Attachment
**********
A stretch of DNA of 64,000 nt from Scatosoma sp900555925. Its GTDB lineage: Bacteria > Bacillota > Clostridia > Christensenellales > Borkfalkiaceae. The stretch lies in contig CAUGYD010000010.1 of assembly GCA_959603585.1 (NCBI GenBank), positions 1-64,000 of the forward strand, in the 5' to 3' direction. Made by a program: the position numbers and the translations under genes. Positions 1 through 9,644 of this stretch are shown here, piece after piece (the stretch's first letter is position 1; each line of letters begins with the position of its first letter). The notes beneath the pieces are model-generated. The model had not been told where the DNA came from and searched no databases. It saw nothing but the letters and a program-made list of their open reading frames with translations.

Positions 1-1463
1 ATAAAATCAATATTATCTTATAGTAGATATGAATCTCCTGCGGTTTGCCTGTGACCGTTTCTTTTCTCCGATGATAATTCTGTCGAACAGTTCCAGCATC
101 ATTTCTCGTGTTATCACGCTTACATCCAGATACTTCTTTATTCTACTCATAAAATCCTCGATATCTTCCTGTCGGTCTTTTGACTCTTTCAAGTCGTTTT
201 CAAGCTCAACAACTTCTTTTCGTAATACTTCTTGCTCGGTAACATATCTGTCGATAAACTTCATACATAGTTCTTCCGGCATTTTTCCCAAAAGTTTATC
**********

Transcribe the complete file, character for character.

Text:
A stretch of DNA of 64,000 nt from Scatosoma sp900555925. Its GTDB lineage: Bacteria > Bacillota > Clostridia > Christensenellales > Borkfalkiaceae. The stretch lies in contig CAUGYD010000010.1 of assembly GCA_959603585.1 (NCBI GenBank), positions 1-64,000 of the forward strand, in the 5' to 3' direction. Made by a program: the position numbers and the translations under genes. Positions 1 through 9,644 of this stretch are shown here, piece after piece (the stretch's first letter is position 1; each line of letters begins with the position of its first letter). The notes beneath the pieces are model-generated. The model had not been told where the DNA came from and searched no databases. It saw nothing but the letters and a program-made list of their open reading frames with translations.

Positions 1-1463
1 ATAAAATCAATATTATCTTATAGTAGATATGAATCTCCTGCGGTTTGCCTGTGACCGTTTCTTTTCTCCGATGATAATTCTGTCGAACAGTTCCAGCATC
101 ATTTCTCGTGTTATCACGCTTACATCCAGATACTTCTTTATTCTACTCATAAAATCCTCGATATCTTCCTGTCGGTCTTTTGACTCTTTCAAGTCGTTTT
201 CAAGCTCAACAACTTCTTTTCGTAATACTTCTTGCTCGGTAACATATCTGTCGATAAACTTCATACATAGTTCTTCCGGCATTTTTCCCAAAAGTTTATC